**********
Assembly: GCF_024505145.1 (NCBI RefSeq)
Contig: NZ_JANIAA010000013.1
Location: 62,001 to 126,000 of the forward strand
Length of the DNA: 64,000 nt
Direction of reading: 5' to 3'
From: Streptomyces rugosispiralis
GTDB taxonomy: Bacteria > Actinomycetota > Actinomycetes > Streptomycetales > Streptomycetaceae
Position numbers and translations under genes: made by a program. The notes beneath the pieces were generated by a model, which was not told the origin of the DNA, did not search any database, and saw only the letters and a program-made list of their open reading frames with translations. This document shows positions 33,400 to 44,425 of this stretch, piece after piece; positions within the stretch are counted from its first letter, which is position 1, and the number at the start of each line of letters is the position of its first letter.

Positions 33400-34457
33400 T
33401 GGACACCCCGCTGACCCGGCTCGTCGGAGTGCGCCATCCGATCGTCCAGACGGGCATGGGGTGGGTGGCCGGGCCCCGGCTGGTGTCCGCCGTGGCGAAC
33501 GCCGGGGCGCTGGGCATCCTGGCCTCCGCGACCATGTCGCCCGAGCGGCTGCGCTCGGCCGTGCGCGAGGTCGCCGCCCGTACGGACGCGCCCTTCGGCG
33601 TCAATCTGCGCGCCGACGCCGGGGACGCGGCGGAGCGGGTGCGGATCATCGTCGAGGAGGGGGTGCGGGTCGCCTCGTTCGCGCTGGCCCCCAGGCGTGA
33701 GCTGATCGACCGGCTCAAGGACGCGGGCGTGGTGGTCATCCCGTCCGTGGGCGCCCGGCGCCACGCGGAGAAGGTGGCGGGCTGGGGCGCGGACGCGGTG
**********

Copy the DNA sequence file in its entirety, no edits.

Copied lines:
Assembly: GCF_024505145.1 (NCBI RefSeq)
Contig: NZ_JANIAA010000013.1
Location: 62,001 to 126,000 of the forward strand
Length of the DNA: 64,000 nt
Direction of reading: 5' to 3'
From: Streptomyces rugosispiralis
GTDB taxonomy: Bacteria > Actinomycetota > Actinomycetes > Streptomycetales > Streptomycetaceae
Position numbers and translations under genes: made by a program. The notes beneath the pieces were generated by a model, which was not told the origin of the DNA, did not search any database, and saw only the letters and a program-made list of their open reading frames with translations. This document shows positions 33,400 to 44,425 of this stretch, piece after piece; positions within the stretch are counted from its first letter, which is position 1, and the number at the start of each line of letters is the position of its first letter.

Positions 33400-34457
33400 T
33401 GGACACCCCGCTGACCCGGCTCGTCGGAGTGCGCCATCCGATCGTCCAGACGGGCATGGGGTGGGTGGCCGGGCCCCGGCTGGTGTCCGCCGTGGCGAAC
33501 GCCGGGGCGCTGGGCATCCTGGCCTCCGCGACCATGTCGCCCGAGCGGCTGCGCTCGGCCGTGCGCGAGGTCGCCGCCCGTACGGACGCGCCCTTCGGCG
33601 TCAATCTGCGCGCCGACGCCGGGGACGCGGCGGAGCGGGTGCGGATCATCGTCGAGGAGGGGGTGCGGGTCGCCTCGTTCGCGCTGGCCCCCAGGCGTGA
33701 GCTGATCGACCGGCTCAAGGACGCGGGCGTGGTGGTCATCCCGTCCGTGGGCGCCCGGCGCCACGCGGAGAAGGTGGCGGGCTGGGGCGCGGACGCGGTG